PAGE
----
Nearly 1,000 black guillemots, also known as tysties, live on the rocky crevices and ledges of the sea cliffs between Wick and Helmsdale. The East Caithness Cliffs Marine Protected Area (MPA) includes the cliff nesting areas of these striking birds as well as adjacent coastal waters where they feed.
A consultation on proposed management measures for this is expected later this year.
Read our response to the MPA network consultation here:
LINK supports the designation of the East Caithness Cliffs possible Nature Conservation MPA to protect black guillemot populations. The proposed site boundaries hold a significant proportion of Scotland’s black guillemot population and have been established based on scientific evidence endorsed by LINK.
We support the conservation objective of ‘conserve’.
LINK strongly supports the management option to remove set nets from, or avoid their introduction to, the whole possible MPA site. Should a fishing practice thought to cause seabird bycatch or mortality commence, recommendations from the EU’s Action Plan for reducing incidental catches of seabirds in fishing gears must be adopted (COM(2012) 665).
LINK strongly supports the management measure to reduce or avoid the spread of mammalian predators and would strongly support the development of biosecurity plans for the terrestrial breeding habitat adjacent to each of the possible MPAs which include black guillemot as a protected feature. The RSPB shall be developing biosecurity best practice guidelines and will welcome discussion regarding the application of these guidelines within colonies adjacent to possible MPAs.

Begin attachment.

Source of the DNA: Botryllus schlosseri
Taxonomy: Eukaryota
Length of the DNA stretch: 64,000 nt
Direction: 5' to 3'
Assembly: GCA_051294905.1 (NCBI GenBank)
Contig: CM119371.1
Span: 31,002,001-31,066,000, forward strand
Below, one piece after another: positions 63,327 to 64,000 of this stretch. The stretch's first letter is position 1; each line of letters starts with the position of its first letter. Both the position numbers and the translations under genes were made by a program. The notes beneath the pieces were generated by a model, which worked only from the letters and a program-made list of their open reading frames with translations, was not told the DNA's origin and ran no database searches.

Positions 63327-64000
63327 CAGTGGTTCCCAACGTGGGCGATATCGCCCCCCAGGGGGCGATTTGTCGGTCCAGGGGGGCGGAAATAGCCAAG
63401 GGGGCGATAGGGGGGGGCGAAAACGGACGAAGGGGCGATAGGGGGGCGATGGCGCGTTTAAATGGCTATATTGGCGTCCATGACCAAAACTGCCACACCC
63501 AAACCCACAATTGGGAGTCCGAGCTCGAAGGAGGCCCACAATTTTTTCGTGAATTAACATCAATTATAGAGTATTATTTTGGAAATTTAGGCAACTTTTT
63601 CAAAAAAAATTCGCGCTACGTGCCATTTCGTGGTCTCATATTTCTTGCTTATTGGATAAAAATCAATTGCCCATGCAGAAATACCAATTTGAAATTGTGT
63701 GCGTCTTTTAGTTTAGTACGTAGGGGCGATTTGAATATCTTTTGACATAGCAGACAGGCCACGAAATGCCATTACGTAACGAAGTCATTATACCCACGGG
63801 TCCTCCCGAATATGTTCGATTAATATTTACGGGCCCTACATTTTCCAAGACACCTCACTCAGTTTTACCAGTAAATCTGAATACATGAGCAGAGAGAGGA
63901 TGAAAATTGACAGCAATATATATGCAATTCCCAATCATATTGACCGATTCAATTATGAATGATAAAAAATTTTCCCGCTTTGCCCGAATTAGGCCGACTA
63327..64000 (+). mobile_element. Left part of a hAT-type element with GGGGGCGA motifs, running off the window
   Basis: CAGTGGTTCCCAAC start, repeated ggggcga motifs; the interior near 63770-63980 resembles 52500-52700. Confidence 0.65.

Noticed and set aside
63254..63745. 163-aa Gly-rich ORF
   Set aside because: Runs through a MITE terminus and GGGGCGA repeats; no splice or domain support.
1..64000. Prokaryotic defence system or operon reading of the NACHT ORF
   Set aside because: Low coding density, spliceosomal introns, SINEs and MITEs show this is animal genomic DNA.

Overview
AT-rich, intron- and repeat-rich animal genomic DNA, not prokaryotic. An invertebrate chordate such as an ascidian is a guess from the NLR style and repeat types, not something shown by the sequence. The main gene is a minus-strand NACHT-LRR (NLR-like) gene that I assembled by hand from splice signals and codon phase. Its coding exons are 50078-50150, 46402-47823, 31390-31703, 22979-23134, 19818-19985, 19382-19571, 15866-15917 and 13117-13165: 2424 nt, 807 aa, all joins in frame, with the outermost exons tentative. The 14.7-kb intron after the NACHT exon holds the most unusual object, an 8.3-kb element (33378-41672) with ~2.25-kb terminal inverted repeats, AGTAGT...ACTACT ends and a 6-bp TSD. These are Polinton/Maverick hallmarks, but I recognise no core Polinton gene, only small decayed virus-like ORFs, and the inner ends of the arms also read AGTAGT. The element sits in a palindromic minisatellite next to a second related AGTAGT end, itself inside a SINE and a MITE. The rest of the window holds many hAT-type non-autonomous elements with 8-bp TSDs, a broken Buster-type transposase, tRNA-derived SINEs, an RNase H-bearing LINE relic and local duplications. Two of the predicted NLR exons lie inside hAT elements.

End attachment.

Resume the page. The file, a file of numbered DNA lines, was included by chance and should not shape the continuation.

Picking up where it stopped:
LINK welcomes the alignment of this possible MPA with the existing East Caithness Cliffs SPA, and suggests that management measures are applied in a way that provides benefits to the entire species assemblage across MPA and SPA.
This site should be considered in the parallel draft seaweed policy statement consultation, particularly with regards to guidance developed for the harvest of wild seaweed.Socioeconomic Assessment:
Costs have been identified in the BRIA which relate to port and harbour activities. However, management of these activities have not been proposed in the management options paper. The link between these must be clarified if these cost estimates are to be used in ministerial decisions about the designation of this site.
The potential value of the East Caithness Cliffs possible MPA to divers and sea anglers has been estimated at £6.7 to £14.1million based on willingness-to-pay measures (Kenter et al., 2013) . Kenter et al. also found important emotional and well-being benefits associated with the East Caithness Cliffs possible MPA, with divers and anglers responding to questionnaire scoring >4 (out of a maximum score of 5) for engagement, therapeutic, transformative and social wellbeing indicator values.Strategic Environmental Assessment:
By establishing biosecurity, this site would also be contributing safeguards to populations of other seabirds breeding along Caithness cliffs. However, unlike black-guillemot, many of these species are in decline nationally. For biosecurity to offer additional benefits to these species, and for the Scottish Government to meet its obligations under the Birds Directive, protection of at-sea feeding areas (beyond colony extensions) will also be required for these birds. Where present, kelp habitats ought also to be protected in this pMPA to support wider ecosystem function, including black guillemot feeding.
Check out the official documents relating to the possible East Caithness Cliffs MPA on the Scottish Natural Heritage website.
 East Caithness Cliffs MPA site summary page, SNH